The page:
Marriott has agreed to pay a $600,000 fine after the Federal Communications Commission found the company blocked consumer Wi-Fi networks last year during an event at a hotel and conference center in Nashville.
Last year, a conference attendee at the Opryland hotel in Nashville, Tennessee — which is managed by Marriott — found that the hotel was jamming devices in its ballrooms and complained to the Federal Communications Commission. In the complaint, the guest noted that the same thing happened previously at another Gaylord property. The block didn’t affect Wi-Fi access in guest rooms.
While jamming personal Wi-Fi connections, Marriott was charging conference organizers and exhibitors between $250 and $1,000, per access point, to use the Gaylord’s Wi-Fi connection. The FCC declined to release the initial guest complaint except if requested under the Freedom of Information Act, a process that can often take weeks, reports Boston.com.
"Consumers who purchase cellular data plans should be able to use them without fear that their personal Internet connection will be blocked by their hotel or conference center," FCC Enforcement Bureau Chief Travis LeBlanc said in a statement.
Federal law prohibits people from using a device that interferes with cellular, GPS or wireless networks.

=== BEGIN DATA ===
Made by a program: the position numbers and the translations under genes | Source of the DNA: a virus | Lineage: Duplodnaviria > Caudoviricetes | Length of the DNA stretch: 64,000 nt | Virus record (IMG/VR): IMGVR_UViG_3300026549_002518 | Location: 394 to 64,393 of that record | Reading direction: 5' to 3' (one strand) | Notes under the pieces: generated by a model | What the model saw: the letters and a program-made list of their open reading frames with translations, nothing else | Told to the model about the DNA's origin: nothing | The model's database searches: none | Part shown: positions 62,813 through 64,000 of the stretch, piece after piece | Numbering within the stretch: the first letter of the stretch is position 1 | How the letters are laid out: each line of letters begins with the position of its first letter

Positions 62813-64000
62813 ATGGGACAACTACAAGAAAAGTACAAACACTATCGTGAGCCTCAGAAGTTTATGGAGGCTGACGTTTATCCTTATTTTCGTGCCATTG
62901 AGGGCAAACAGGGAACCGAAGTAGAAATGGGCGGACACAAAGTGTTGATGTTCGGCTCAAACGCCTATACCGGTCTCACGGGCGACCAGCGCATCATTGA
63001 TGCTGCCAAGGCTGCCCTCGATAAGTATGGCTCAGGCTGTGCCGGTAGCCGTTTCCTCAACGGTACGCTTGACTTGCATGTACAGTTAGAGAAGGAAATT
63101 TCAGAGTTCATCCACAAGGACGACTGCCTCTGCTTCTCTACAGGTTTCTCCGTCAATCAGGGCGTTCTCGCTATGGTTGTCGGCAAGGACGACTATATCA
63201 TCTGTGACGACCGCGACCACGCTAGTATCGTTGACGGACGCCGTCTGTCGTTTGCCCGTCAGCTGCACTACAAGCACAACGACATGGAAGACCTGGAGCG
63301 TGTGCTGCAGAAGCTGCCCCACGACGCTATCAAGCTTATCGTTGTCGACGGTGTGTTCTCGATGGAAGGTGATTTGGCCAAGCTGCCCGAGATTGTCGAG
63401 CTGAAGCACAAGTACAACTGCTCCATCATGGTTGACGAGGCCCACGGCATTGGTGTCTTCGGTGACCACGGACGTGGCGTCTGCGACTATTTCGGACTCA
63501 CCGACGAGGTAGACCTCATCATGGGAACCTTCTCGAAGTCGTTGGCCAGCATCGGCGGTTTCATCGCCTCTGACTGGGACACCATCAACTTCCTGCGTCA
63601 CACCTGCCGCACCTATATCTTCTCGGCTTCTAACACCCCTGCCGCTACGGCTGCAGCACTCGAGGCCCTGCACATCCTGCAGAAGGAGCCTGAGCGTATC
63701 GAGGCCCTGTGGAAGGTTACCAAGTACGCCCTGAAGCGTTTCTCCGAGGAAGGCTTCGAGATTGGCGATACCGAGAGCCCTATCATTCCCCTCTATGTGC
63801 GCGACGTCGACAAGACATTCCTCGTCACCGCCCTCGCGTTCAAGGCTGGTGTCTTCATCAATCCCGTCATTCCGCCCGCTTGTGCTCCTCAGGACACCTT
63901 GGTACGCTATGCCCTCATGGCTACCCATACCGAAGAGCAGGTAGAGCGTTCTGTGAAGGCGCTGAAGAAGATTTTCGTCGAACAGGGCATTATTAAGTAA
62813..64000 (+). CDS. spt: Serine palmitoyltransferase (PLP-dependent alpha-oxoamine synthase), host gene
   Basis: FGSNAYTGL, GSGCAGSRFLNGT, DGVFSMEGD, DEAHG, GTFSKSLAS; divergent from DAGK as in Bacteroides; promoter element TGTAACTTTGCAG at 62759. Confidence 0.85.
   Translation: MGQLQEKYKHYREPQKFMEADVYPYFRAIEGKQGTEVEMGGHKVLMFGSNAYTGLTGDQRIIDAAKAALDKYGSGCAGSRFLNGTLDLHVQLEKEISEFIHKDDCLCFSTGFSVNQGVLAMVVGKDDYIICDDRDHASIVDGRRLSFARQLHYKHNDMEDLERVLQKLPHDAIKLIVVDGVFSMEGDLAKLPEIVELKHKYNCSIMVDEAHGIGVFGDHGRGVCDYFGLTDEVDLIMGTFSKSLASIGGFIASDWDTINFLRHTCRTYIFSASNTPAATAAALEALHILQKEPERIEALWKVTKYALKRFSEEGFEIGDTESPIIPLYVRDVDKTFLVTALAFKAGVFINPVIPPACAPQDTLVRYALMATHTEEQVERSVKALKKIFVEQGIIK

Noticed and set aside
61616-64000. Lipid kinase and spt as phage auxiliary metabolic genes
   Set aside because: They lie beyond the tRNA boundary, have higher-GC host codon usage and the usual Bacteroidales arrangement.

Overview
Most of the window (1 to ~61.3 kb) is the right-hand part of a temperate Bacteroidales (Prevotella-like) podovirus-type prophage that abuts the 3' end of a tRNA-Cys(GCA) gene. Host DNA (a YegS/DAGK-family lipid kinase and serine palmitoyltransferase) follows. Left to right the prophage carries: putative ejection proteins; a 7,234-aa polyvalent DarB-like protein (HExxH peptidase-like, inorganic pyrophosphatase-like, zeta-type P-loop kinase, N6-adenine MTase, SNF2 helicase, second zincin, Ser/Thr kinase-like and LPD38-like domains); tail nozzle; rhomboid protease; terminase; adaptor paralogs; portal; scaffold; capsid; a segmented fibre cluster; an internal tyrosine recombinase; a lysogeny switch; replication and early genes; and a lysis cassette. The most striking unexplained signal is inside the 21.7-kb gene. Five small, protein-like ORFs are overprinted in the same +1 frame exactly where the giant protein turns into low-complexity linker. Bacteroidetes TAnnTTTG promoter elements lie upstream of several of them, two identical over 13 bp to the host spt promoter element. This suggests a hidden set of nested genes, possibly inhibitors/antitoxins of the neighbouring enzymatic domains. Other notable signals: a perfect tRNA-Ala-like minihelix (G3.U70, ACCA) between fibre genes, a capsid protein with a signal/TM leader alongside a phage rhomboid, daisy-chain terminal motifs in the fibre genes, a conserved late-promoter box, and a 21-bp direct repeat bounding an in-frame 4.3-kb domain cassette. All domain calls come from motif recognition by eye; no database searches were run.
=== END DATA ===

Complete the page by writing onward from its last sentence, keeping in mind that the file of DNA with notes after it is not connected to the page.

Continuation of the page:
It's the first time the FCC has investigated a hotel property for blocking its guests' Wi-Fi, according to a senior FCC official with knowledge of the investigation. The unlawful blocking isn't "jamming" in the traditional sense, where someone uses a jammer device to block wireless signals. Instead, Marriott employees were using the hotel's own Wi-Fi system to block other people's hot spots, the FCC official told CNN.
Marriott said it believes its actions were legal.
"Marriott has a strong interest in ensuring that when our guests use our Wi-Fi service, they will be protected from rogue wireless hotspots that can cause degraded service, insidious cyber-attacks and identity theft," the company said in a statement. "Like many other institutions and companies in a wide variety of industries, including hospitals and universities, the Gaylord Opryland protected its Wi-Fi network by using FCC-authorized equipment provided by well-known, reputable manufacturers."
The company will push for the FCC to create rules that "eliminate the ongoing confusion" from the settlement, PC World reports.